Japanese newbie here:
Is there a comprehensive list of basic words that are written in Hiragana (mainly because of lack of Kanji or because in mainstream media it's simple done "because")?
While surfing around beginners materials and websites (like this one
or this one
) I managed to catch some, but as a teacher I have to say I'm quite disappointed that such a resource is not more easily available as it would help immensely those of us that are still learning Hiragana and Katakana, specially to practice fast reading and identifying/memorizing words.
Is there an exercises book or page where transcription from Romaji to Hiragana/Katana exercises are available? (I'm thinking of something like this
but you know, with more exercises).
Is anyone aware of Katakana to Hiragana and vice versa transcription exercises?
Good morning, and welcome to the
joy that is Japanese.
I am sad to say that there really isn't a resource that gives you all of the hiragana and katakana words as your foundation--at least, not that I know of. I remember seeing the advice "learn all three writing systems at the beginning of your studies", and I have found this to be true: so much is written with kanji that not knowing them will only hinder your progress. In Japan, since the kids don't know all of the kanji until high school, they have many graded readers where kanji is introduced slowly and most everything is written in hiragana. But this reading material is only geared towards kids. In shounen and shojo manga, you will find dialogues written in kanji, but in smaller font you will find the reading of the kanji in hiragana. These are called furigana, and you buy a furigana dictionary to aid your looking up kanji words.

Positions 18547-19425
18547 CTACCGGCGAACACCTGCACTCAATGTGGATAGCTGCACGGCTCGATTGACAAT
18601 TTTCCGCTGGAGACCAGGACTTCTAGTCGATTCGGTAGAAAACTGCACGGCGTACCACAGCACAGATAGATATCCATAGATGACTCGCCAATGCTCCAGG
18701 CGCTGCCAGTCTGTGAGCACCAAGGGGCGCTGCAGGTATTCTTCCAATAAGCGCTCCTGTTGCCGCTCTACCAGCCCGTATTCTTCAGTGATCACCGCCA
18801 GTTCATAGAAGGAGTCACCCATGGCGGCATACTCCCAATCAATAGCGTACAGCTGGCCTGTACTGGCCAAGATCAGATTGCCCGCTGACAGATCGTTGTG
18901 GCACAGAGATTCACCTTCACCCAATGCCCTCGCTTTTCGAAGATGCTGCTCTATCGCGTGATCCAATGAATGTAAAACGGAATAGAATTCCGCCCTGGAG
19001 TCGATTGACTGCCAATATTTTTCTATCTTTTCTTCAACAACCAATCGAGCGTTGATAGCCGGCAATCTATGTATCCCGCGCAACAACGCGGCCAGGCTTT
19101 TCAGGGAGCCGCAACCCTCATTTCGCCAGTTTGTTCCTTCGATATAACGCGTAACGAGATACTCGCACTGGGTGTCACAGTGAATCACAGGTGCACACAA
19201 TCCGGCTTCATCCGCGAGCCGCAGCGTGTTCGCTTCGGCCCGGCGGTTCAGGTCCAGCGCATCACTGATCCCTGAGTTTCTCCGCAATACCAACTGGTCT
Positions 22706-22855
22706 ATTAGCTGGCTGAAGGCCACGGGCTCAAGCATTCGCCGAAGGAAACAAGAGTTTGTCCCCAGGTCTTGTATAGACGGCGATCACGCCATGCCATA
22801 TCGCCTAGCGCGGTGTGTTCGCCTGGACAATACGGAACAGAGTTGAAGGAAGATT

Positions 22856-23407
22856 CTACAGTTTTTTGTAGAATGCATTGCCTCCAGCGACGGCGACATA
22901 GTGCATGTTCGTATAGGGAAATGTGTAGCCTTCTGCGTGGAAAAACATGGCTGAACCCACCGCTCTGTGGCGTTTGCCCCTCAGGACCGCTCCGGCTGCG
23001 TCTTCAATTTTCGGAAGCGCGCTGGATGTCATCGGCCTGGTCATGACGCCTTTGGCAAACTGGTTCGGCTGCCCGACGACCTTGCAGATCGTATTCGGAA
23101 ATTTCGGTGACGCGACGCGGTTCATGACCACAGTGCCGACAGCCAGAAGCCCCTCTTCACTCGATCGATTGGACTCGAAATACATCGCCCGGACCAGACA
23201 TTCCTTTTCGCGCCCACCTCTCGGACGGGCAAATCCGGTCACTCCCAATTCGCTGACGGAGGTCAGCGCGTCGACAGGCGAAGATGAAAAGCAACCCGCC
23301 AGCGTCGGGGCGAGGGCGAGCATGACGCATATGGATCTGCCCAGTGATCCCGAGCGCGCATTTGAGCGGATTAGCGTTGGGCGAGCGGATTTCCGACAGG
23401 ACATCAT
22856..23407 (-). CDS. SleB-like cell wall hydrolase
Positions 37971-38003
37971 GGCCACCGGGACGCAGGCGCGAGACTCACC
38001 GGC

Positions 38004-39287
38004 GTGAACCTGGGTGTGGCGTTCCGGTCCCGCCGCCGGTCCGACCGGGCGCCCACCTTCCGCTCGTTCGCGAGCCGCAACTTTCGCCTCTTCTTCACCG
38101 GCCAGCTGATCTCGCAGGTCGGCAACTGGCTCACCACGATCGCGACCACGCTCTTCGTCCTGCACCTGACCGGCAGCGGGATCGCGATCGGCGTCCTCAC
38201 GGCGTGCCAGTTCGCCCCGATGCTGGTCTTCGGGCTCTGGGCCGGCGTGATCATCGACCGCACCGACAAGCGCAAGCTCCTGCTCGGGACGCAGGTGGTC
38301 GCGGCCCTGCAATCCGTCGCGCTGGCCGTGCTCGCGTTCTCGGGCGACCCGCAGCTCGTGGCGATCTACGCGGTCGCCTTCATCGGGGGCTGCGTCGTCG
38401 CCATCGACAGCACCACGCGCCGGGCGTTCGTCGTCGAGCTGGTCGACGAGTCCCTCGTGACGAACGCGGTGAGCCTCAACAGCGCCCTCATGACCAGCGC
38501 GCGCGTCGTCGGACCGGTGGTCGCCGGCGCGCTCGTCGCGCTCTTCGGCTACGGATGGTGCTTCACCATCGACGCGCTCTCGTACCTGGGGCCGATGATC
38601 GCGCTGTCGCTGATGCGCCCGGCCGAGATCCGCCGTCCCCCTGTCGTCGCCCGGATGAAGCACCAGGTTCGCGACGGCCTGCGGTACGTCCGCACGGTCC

As for learning hiragana and katakana, I like this
book: but before you balk at the price, please note the used book price.
I really like this book because it builds up the use of the syllabaries; for example, you learn how to write "Sue" (スー) and then "Sue Lee" (スー・リー), and you reuse the ones you learned. For kanji, my favorite book (that I'm using currently) is Let's Learn Kanji
, where instead of memorizing all 2,000 kanji, you learn the 200+
radicals, and thus making the kanji more approachable.
I hope this answered your questions.
Edit: Here is an Astroids-type game for hiragana and katakana: http://www.valiantls.com/games-for-learning-japanese.html
I can get to a high level with hiragana, but the katakana ソ、ツ、ン always trip me up.